Our networked culture erases time-honored boundaries and robs us of context. Because of that lack of context, we engage in substitution.
Example: working from home erases the line between home life and work context. We often play a role at work which is not our whole self, it’s a sliver created to do the things which need doing within the culture of the company we work for. The way we are at work is not the usually way we like to be in our own homes.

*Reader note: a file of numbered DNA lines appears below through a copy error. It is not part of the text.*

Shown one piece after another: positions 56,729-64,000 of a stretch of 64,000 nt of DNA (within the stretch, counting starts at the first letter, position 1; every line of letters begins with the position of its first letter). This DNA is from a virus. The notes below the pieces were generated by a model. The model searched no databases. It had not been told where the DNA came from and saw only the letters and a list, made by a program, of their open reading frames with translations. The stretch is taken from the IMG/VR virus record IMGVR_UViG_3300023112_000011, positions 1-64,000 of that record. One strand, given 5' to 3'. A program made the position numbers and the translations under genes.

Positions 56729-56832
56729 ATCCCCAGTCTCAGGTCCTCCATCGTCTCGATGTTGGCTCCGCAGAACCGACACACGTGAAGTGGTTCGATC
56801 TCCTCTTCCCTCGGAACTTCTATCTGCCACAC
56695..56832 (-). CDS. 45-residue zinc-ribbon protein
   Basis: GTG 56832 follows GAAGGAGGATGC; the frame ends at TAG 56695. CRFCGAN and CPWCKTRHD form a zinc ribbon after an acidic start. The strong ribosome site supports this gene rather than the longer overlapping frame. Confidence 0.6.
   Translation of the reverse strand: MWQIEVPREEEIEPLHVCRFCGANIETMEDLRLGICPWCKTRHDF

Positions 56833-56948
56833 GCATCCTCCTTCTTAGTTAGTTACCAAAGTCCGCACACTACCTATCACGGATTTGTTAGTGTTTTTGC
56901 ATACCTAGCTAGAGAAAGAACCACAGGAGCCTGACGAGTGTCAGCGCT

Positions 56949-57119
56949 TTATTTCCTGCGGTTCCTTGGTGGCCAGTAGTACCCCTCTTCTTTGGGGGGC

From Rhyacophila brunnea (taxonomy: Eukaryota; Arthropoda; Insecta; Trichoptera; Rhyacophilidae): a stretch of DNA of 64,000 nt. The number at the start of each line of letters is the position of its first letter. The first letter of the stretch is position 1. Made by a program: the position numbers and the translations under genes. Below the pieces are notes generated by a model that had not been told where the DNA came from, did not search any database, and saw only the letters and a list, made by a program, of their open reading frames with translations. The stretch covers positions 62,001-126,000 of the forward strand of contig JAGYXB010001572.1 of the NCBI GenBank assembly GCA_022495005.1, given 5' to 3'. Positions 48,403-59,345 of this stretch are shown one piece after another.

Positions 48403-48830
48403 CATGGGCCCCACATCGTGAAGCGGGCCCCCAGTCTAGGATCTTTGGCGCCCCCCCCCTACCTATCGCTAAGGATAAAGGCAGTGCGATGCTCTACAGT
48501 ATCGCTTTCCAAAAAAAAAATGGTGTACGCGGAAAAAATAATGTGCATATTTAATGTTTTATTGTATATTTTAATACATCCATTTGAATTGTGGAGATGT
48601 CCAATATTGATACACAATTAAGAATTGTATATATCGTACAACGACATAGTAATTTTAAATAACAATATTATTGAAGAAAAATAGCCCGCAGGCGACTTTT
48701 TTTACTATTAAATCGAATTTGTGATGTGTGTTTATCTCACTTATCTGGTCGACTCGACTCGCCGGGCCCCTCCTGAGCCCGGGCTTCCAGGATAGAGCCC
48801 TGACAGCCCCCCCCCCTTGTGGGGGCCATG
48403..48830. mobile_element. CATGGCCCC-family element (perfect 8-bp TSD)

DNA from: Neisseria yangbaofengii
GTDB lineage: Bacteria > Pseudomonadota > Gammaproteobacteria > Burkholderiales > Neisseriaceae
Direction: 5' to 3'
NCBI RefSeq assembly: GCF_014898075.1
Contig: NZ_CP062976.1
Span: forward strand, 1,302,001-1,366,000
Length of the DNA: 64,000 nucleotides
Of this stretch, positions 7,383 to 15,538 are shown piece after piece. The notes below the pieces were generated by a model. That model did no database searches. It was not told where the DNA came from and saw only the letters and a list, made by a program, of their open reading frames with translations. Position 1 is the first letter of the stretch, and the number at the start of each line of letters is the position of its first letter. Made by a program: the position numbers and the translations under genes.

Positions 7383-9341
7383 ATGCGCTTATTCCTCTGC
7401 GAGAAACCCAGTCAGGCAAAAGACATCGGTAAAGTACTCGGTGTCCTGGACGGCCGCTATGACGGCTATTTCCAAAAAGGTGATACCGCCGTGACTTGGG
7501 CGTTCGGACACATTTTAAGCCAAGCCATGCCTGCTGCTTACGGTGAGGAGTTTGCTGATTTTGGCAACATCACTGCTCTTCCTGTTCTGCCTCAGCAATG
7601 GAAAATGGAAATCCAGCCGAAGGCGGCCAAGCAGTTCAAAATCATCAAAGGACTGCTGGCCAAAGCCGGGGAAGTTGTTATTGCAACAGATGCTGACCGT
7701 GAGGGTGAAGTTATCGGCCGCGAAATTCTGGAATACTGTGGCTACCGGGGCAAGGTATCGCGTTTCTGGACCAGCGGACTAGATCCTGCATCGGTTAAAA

When trying to work at home after hours or on the weekend, we find it difficult to be both people: the work-person and the home-person. We attempt to bridge the gap with substitution. We substitute affection with brief conversation, meaningful interaction with lists of things to do. Instead of enjoying time with our families, we get stuck in the productivity mindset. Is home about productivity? To produce…what, exactly? For whom? To what end, and who benefits?
We see this playing out across society, especially with knowledge workers....read more